Tuesday, October 31, 2006

Awkward questions

This past weekend was my best friend, Theresa's, big wedding shower in Menard. Of course, I was excited to go see Theresa and my family, so I had a blast. The only bad part was the very thing I knew was inevitable before I left Abilene. You see, I had an almost identical shower with most of the same people about six months ago, so I knew what everyone would be asking me this time around: "So how is married life?", or for those who are creative, "How's married life treatin' you?" I hate this question. It is so loaded. Everything about their expressions says: "Newly weds have a lot of sex. I bet you're having a lot of wild, crazy sex." And since I know this is what they're thinking, I feel really awkward saying "Married life is great" because what they hear is "I have a great sex life", which I do, but that is beside the point. This post is even getting awkward. I am going to end it now.

Thursday, October 26, 2006

An afternoon snack

I just got home, and it seems as though BJ accidently left Sienna out of the kennel. No one has been home for about 6 hours, so Sienna has had free reign for a while. There is unusual amounts of kitty litter all over the floor of the guest bedroom, more kitty litter that Tony could ever drag out of that covered box. So I think I know what Sienna has been up to. BJ's dog is disgusting.

Monday, October 23, 2006

I'm a preacher's wife, and I think I like it

Please forgive me, but I am going to take a moment to brag on my husband. I never heard BJ preach until after we were married, and before then all I had ever heard was how he never wanted to be a preacher. Well, since then, BJ has preached at several small congregations in order to pick up some deperately needed money. What I keep finding myself amazed by is what a knack BJ has for preaching. Now I know I'm probably biased, being his wife and all, but I'm really harsh when it comes to sermons. Even the preacher who did our wedding said he sat in his office wandering what I might like for the sermon in our ceremony because he knew I was so picky. This being said, BJ keeps passing all my test.

Yesterday morning, we traveled to Nugent for a preaching gig at a predominantly elderly twenty-person congregation. In the morning service, BJ opened his sermon by talking about the TV show Thirty Days. In an episode from this show, a pro-choice woman goes to live with a pro-life, Christian clinic. The youth group for the church there passed out horrendous pictures of cut fetuses to people on the street. The congregation also stood at abortion clinic practically harrassing those entering. The woman was appalled at the confrontational spirit with which these Christians tried to prove their point. BJ told this story and then paralleled it with Micah, eventually hinging the sermon on Micah 6:8, "And what does the Lord require of you but to do justice, to love kindness, and to walk humbly with your God". BJ challenged a room full of fundamentalist, rural Texan Christians to uphold their faith not through confrontation, but through peace. I was so proud of him.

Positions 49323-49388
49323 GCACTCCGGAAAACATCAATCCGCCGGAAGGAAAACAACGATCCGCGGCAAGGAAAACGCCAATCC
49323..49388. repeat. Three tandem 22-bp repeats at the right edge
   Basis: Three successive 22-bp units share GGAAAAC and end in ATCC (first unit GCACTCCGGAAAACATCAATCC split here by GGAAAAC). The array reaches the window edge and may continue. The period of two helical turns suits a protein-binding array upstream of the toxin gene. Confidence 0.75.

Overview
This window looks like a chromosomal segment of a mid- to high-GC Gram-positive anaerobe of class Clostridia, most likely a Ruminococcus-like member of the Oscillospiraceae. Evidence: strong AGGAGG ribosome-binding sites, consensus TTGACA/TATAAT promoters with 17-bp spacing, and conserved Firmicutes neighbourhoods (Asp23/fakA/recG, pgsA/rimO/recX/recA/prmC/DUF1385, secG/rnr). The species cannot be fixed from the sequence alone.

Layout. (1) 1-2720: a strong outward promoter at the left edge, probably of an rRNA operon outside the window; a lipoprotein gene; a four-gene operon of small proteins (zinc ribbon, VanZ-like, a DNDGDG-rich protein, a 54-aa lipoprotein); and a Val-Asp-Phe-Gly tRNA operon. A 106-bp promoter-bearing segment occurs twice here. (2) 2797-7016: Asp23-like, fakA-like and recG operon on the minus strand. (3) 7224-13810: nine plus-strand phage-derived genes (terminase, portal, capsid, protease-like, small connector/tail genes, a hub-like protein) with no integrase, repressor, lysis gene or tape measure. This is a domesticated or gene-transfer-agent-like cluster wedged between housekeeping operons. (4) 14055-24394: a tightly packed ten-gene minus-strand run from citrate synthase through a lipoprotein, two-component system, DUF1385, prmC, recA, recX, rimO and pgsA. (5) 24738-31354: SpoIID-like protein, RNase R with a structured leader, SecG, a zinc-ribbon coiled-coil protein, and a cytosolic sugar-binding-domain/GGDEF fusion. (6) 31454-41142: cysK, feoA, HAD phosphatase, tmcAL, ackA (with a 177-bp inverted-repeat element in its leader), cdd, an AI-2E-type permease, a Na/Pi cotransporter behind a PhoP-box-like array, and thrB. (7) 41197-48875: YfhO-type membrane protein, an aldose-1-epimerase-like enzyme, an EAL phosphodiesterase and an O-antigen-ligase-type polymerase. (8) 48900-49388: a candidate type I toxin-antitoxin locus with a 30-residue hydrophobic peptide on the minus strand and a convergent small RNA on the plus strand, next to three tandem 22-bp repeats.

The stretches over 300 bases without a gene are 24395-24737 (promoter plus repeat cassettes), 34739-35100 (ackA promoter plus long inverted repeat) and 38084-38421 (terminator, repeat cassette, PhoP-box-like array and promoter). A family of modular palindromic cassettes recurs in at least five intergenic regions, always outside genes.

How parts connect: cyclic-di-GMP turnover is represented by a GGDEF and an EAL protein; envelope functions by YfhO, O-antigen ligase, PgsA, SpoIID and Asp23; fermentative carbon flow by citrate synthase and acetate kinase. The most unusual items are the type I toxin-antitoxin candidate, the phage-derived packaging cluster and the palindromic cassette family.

Later, at the night service, BJ read Genesis 1. I was a little disappointed when he said that was what he was going to preach on because I have heard so many bad sermons on this chapter, but BJ actually did manage to make me think about it in a way that had never even remotely occured to me. He read and told the creation narratives from a couple of the Mesopotamian cultures that were writing their own narratives around the same time Gensis was written. In all of these narratives, violence is a part of the creation process. He then juxtoposed these narratives with Genesis one. Suddenly, the simple statements of "God saw that it was good" took on a new beauty and peace that I had never seen before. For the first time, I really saw the nature of God in that passage.